Nosy Neighbor: What’s This Two-Year Subway Construction Project?

Franklin 1 station stairwell work signI recently noticed this sign in the Franklin Street 1 station. Two years and $18.4 million to modify the entrances to accommodate flood-proof barriers at six stations. Seems like a lot, no? No idea if they will be closing them down or what in the meantime. —R.

Flex-gate_1Leaving aside the question of whether the cost is appropriate—because heck if I know—let’s focus on what the construction entails. “This project is part of our ongoing efforts to fortify the system against future severe weather events after Sandy,” emailed an MTA rep in response to my query, pointing out that a description of the work is on the MTA’s Capital Dashboard:

This project will furnish and install flood protection measures on public stairwells at six subway stations in Upper and Lower Manhattan that are vulnerable to Coastal Storm Flooding. The featured protection is retractable tension fabric barriers (Flexgate).

The stations affected are Franklin Street and Canal Street (1); Canal Street (N/Q/R); Canal Street (A/C/E); Canal Street (6); 145th Street (3). There’s no timeline yet for the work. The MTA said that they’ll try to make it as easy on us as possible:

We do not close entire stations for work on stairwells unless the stairwell work is part of an overall station renewal project where major and critical parts of the station are under repair (platform work, for example). We also do not close stairwells for work during certain hours of the day—we close stairwells during specific hours if they lead only to part-time exits, for example.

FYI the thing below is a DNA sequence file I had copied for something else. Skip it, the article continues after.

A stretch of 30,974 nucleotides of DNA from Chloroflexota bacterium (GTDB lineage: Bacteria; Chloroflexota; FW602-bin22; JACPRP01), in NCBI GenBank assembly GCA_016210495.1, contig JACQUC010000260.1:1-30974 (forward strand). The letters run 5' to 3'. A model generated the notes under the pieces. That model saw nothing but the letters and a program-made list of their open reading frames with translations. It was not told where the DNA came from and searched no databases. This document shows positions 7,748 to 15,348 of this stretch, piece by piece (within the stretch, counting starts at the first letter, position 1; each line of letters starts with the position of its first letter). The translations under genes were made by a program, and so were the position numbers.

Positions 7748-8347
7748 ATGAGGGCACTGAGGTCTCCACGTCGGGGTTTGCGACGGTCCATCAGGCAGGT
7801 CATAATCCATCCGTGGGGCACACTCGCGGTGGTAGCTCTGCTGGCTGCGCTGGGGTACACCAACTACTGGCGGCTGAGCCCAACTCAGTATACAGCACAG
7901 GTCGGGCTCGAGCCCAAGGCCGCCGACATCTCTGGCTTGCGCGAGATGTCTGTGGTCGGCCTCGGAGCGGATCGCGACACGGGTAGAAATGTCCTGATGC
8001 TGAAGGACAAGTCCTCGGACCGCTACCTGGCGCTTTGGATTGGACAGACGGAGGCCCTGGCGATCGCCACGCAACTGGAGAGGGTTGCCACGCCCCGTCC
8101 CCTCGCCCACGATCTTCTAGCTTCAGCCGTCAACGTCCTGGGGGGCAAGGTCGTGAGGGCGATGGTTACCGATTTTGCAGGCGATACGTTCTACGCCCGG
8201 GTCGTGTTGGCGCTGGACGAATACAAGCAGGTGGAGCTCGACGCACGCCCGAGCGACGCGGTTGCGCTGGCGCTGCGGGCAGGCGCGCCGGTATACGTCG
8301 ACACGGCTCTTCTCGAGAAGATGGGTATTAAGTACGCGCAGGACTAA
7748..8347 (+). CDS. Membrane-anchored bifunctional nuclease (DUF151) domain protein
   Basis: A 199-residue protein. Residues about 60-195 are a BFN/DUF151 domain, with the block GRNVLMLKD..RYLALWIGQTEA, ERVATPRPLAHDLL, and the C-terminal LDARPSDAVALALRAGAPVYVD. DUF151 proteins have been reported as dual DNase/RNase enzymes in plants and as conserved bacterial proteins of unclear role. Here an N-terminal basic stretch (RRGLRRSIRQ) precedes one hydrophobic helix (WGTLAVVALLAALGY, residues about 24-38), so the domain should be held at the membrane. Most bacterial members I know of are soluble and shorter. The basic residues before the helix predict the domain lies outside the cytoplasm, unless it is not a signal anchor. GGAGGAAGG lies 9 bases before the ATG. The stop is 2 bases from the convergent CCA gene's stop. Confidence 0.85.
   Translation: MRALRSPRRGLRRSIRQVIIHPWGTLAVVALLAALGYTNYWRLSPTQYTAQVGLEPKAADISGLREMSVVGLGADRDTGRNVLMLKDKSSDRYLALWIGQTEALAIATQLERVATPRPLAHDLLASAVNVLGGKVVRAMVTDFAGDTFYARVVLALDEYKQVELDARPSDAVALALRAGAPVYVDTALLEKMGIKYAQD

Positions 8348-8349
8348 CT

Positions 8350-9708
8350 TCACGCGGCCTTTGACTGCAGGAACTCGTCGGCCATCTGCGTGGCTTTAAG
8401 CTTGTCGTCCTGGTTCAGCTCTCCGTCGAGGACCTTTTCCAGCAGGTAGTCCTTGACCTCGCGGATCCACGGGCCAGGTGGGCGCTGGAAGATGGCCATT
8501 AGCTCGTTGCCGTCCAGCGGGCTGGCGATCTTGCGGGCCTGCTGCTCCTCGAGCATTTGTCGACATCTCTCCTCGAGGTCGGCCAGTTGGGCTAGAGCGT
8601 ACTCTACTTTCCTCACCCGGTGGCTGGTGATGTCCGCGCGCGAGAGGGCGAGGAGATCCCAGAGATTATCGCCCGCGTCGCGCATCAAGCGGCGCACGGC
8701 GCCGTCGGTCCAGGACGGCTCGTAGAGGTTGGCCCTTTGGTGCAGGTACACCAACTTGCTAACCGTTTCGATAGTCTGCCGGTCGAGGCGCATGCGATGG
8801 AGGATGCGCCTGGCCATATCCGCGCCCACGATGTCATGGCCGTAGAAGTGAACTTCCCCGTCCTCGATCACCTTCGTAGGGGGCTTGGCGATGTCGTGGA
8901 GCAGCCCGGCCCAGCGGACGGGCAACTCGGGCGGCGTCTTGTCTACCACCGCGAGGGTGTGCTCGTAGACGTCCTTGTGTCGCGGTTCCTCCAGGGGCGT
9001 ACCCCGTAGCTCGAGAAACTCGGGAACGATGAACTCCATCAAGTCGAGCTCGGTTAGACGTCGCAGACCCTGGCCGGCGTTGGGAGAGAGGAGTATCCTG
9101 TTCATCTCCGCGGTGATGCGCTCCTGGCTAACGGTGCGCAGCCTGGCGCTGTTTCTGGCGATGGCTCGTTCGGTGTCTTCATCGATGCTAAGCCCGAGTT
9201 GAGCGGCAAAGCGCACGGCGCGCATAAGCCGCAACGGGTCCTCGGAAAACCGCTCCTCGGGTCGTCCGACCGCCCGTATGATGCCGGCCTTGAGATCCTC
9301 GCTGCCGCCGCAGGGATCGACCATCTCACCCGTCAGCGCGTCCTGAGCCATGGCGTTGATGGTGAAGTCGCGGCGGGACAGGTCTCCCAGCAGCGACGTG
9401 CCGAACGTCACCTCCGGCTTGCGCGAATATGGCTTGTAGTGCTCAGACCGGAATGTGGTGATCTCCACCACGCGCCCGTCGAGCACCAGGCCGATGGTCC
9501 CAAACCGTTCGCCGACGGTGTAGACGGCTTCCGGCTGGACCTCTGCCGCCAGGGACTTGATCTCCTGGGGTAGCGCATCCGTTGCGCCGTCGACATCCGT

As for exactly what’s happening, here’s a description from the ILC Dover Stairwell Flex-Gate Brochure (via this page): “The Flex-Gate functions similarly to a roll-up storefront security door in that it resides in a small container and is pulled across the opening when an event occurs. The flexible cover travels in guides during deployment, and seals against them when challenged with water.” This rendering helps:

Flex-Gate deployed renderingAnd then here’s a step-by-step description of how it works:

1. Open tamperproof step and guiderail plates.
2. Crank cover to closed position using supplied ratchet.
3. Lock end sealing plate & deploy entrance guard
4. Reverse procedure to open system

From an ILC Dover press release: “In less than five minutes a single operator can deploy the cover and lock it down, and once deployed, the engineered system can hold back 14 feet of water. This rapidly deployable approach eliminates the need to store critical components at a remote location, and allows the subway system to remain operational for as long as possible prior to the storm onset.”

Got a question? Email it to or call/text 917-209-6473.

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